To obtain 15-20 kg/ha of tobacco leaf yield, it is recommended to apply 10-15 t/ha of manure, 30-60 kg/ha of nitrogen, 80-120 kg/ha of phosphorus, 70-100 kg/ha of potassium (Vavilov; according to others data, from N15-20P50-60K70-75 to N45-60P90-100K120-150, Kolomeichenko). Manure and 2/3 of the entire norm of phosphorus and potash fertilizers are applied in the fall for deep plowing, nitrogen and the rest of the phosphorus and potash fertilizers are applied in the spring during cultivation and for top dressing. When cultivating tobacco under irrigation or excessive moisture, mineral fertilizers are applied in the spring under plowing.
Top dressing is carried out at the beginning of intensive growth of tobacco, that is, 10-12 days after planting seedlings. With weak growth, a second top dressing is carried out 8-10 days after the first.
The lack of boron in the soil can cause the tops of tobacco plants to dry out.
Tobacco responds positively to zinc and lithium fertilizers. For foliar top dressing, a solution containing up to 0.1% lithium is used.
Autumn tillage provides for:
- double stubble peeling to a depth of 5-7 cm and 10-13 cm;
- autumn tillage to a depth of 25-30 cm (Vavilov; according to other sources, 20-22 cm, Kolomeychenko), which should be carried out in a timely manner.
Spring tillage includes:
- fallow harrowing;
- 2-3 cultivations with simultaneous harrowing.
The number of cultivations depends on the weediness of the fields and the timing of planting seedlings.
Tobacco is grown only in seedlings. Seedlings are grown in heated and solar greenhouses (nurseries), in film greenhouses or on soil ridges.
Nurseries should be placed on level ground with a slight slope to the south or southwest. They should be well lit and located away from tobacco fields, dryers and tobacco storage facilities in order to prevent infection of seedlings with grouse, mosaic and other diseases.
Nurseries for tobacco are prepared in the same way as for vegetable crops.
The timing of sowing tobacco seeds in nurseries is determined by the timing of planting seedlings in the field. Depending on the type of nursery and weather conditions, it takes 35-65 days to get ready seedlings. For example, in the North Caucasus, seedlings in heated greenhouses are obtained on the 45th day, in sunny – on the 55th, in soil beds – on the 60th day after sowing.
The seeding rate for greenhouses is 0.6 g/m2, warm ridges – 0.8 g/m2, cold ridges – 1 g/m2.
Tobacco seedling care includes:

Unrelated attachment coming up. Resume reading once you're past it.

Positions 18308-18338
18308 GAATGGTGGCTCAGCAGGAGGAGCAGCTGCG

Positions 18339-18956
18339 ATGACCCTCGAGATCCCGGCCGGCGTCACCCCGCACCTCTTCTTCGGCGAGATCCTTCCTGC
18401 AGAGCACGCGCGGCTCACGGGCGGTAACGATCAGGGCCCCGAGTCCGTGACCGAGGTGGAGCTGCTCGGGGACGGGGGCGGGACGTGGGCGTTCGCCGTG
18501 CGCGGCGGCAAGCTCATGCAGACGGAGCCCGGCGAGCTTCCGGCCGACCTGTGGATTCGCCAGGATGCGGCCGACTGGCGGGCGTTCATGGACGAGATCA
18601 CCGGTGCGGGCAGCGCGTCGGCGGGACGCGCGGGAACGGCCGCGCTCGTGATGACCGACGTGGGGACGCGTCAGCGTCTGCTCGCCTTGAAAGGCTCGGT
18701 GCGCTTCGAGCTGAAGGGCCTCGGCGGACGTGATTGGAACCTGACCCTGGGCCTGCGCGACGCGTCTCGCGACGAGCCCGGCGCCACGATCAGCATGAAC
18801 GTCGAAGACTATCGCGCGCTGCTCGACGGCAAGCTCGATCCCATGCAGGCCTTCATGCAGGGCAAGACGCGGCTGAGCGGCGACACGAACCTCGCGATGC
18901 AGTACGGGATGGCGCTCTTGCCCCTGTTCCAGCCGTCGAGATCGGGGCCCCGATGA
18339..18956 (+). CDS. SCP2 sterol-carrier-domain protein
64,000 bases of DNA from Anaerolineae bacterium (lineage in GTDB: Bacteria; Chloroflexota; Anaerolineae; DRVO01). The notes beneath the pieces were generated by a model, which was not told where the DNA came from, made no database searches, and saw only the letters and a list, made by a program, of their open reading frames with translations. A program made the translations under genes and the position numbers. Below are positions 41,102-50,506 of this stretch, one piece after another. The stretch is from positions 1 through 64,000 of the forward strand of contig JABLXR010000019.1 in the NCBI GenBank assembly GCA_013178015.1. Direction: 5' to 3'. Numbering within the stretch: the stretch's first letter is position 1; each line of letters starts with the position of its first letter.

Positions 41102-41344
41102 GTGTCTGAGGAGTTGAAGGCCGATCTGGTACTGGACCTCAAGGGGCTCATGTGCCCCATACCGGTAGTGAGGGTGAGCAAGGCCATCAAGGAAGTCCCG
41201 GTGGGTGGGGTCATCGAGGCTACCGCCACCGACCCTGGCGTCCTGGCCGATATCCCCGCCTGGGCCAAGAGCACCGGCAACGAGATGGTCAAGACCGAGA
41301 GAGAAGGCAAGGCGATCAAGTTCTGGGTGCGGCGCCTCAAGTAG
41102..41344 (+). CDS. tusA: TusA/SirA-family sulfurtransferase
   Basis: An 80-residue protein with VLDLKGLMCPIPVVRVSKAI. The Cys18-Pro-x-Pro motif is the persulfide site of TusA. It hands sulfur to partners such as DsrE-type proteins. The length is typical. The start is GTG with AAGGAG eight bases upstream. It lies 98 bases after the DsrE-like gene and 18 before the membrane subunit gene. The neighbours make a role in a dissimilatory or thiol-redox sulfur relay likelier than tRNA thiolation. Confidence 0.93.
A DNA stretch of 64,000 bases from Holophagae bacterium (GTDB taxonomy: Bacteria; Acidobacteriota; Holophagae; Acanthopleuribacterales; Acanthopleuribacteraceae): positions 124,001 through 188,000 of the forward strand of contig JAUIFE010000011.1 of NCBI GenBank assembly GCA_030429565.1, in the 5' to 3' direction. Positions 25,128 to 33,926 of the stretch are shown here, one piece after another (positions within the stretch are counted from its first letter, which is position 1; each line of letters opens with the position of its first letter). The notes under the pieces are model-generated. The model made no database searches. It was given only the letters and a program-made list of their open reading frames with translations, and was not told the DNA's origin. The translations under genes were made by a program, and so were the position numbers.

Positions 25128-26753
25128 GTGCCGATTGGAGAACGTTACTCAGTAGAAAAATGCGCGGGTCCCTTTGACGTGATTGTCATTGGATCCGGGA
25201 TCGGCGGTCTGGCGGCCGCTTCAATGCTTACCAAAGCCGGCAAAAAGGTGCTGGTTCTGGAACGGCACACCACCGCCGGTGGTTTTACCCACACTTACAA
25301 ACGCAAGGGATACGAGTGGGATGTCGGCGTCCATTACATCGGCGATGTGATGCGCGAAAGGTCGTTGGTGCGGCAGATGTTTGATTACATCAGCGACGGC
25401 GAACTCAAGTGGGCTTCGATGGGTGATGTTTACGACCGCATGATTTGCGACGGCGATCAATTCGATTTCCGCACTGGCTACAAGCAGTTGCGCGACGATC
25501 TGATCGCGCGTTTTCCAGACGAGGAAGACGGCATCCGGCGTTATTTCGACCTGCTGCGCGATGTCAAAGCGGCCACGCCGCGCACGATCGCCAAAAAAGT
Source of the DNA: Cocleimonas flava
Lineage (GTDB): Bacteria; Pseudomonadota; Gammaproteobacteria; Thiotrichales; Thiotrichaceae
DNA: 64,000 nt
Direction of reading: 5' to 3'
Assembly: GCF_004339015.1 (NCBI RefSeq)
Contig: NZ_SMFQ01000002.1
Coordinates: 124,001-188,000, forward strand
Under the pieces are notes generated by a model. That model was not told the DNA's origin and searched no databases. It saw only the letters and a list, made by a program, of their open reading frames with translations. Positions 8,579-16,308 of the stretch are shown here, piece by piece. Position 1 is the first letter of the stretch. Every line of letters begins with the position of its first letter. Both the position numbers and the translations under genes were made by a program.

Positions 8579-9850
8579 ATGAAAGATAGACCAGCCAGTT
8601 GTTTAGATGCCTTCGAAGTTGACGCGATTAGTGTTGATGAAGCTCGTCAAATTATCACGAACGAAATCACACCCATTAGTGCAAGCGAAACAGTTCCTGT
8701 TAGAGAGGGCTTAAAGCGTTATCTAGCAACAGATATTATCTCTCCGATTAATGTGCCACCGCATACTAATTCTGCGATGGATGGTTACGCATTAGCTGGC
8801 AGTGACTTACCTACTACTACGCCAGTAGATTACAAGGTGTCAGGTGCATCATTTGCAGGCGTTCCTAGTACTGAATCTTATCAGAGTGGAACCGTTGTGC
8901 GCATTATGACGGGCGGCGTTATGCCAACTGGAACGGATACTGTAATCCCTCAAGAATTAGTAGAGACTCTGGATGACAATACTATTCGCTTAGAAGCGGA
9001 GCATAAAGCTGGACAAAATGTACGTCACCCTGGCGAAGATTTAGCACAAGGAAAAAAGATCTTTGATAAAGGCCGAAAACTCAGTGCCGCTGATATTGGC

- top dressing;
- pest and disease control.
Watering the seedlings is done in small portions of water, but often, preventing the surface of the nutrient mixture from drying out.
The optimum temperature from sowing to germination is 22-28 °C, after germination – 18-25 °C. In greenhouses with technical heating, the temperature is regulated by heating, in greenhouses of another type – by ventilation and covering them with insulation mats.
3-4 times the seedlings are fertilized with mineral and organic fertilizers. The rate of application of mineral fertilizers in top dressing in the form of a solution: nitrogen 2 g/m2, phosphorus 2 g/m2, potassium 5 g/m2. The consumption of the solution is 200 l per 100 m2.
For fertilizing with organic fertilizers, fermented infusion of chicken manure, diluted 1:20 or 1:30, is usually used.
Weed control on seedling crops is carried out as they appear.
Thickened seedlings are thinned out.
Before weeding and thinning, if the nurseries are dry, watering is carried out.
By the time of planting, the seedlings should have a well-developed root system, a flexible, dense stem with 5-6 true leaves.
Seedlings are hardened before sampling. To do this, for 8-10 days it is watered after 1-2 days, stopping it 2-3 days before transplantation.
The output of seedlings is 2500 pcs/m2 on greenhouses with a warming layer, 2000 pcs/m 2 on solar greenhouses, 1500 pcs/m2 on soil ridges. There are 40-60 m 2 of nurseries per hectare of plantings, depending on the variety.
NPO “Tabak” and the Moldavian Research Institute of Tobacco developed a technology for growing seedlings on a nutrient mixture that has not been replaced for 4-5 years. The technology provides for the annual disinfection of greenhouse or greenhouse soil.
Planting seedlings in the field is started when the temperature of the topsoil reaches 10-12 °C and the danger of frost has passed. For most tobacco-growing areas, these conditions fall on the third decade of April. Planting seedlings should be completed before the third decade of May.
Early planting dates are advantageous, especially in the Crimea, where spring is often dry.